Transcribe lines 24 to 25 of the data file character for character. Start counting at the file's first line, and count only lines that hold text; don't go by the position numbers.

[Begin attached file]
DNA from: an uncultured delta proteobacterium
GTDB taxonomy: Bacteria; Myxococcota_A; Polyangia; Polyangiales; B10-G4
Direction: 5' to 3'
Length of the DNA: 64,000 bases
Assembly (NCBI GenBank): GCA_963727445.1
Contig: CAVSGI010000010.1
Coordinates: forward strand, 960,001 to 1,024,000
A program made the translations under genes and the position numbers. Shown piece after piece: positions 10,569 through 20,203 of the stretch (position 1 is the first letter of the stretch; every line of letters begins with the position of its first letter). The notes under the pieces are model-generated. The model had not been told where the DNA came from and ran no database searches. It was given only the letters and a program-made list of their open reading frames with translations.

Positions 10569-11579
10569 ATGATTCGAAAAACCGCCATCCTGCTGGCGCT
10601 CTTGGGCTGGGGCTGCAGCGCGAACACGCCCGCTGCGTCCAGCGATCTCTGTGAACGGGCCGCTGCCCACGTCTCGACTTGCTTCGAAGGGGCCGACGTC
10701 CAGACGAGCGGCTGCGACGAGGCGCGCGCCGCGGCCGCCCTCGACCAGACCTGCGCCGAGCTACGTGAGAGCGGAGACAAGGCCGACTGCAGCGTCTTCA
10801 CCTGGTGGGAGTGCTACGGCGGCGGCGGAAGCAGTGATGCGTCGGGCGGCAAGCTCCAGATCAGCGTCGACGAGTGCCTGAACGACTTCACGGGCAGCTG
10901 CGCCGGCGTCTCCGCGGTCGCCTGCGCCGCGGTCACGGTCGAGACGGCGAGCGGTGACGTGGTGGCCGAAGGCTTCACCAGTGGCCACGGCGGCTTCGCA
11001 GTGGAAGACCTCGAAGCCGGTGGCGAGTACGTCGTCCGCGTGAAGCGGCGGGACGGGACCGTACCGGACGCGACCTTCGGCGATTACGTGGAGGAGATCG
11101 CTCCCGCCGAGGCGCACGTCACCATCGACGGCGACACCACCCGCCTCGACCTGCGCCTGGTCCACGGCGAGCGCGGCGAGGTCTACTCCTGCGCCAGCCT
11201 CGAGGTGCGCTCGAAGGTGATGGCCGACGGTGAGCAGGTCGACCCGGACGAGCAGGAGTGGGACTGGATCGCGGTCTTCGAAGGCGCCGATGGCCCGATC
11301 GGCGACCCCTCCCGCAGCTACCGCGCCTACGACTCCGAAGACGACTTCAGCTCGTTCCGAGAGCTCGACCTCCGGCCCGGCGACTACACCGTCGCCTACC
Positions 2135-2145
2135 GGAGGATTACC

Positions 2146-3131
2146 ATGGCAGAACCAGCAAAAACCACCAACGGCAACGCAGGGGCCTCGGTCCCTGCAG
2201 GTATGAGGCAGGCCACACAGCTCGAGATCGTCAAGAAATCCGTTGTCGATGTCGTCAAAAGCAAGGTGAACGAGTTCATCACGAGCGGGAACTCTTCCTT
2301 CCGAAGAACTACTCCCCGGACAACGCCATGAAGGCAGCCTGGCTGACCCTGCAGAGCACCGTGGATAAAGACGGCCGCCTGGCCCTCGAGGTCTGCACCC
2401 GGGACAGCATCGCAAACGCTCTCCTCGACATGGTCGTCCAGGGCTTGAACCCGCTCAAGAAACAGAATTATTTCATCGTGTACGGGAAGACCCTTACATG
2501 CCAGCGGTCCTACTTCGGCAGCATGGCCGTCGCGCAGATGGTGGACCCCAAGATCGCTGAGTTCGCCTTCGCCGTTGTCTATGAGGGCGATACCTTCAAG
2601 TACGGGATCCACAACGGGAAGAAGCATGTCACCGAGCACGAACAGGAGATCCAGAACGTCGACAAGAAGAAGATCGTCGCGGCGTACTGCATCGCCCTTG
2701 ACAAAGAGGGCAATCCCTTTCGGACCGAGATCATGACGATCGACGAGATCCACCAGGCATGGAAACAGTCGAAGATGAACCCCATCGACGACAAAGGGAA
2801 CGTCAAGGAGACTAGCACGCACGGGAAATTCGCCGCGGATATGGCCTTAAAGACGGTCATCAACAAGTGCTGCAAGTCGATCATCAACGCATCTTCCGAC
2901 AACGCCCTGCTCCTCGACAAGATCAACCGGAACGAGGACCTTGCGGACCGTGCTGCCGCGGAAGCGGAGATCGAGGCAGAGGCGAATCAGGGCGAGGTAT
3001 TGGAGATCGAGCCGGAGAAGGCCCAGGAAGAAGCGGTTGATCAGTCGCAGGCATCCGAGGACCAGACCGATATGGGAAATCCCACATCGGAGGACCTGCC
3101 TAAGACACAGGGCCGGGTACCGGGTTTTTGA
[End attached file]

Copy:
2301 CCGAAGAACTACTCCCCGGACAACGCCATGAAGGCAGCCTGGCTGACCCTGCAGAGCACCGTGGATAAAGACGGCCGCCTGGCCCTCGAGGTCTGCACCC
2401 GGGACAGCATCGCAAACGCTCTCCTCGACATGGTCGTCCAGGGCTTGAACCCGCTCAAGAAACAGAATTATTTCATCGTGTACGGGAAGACCCTTACATG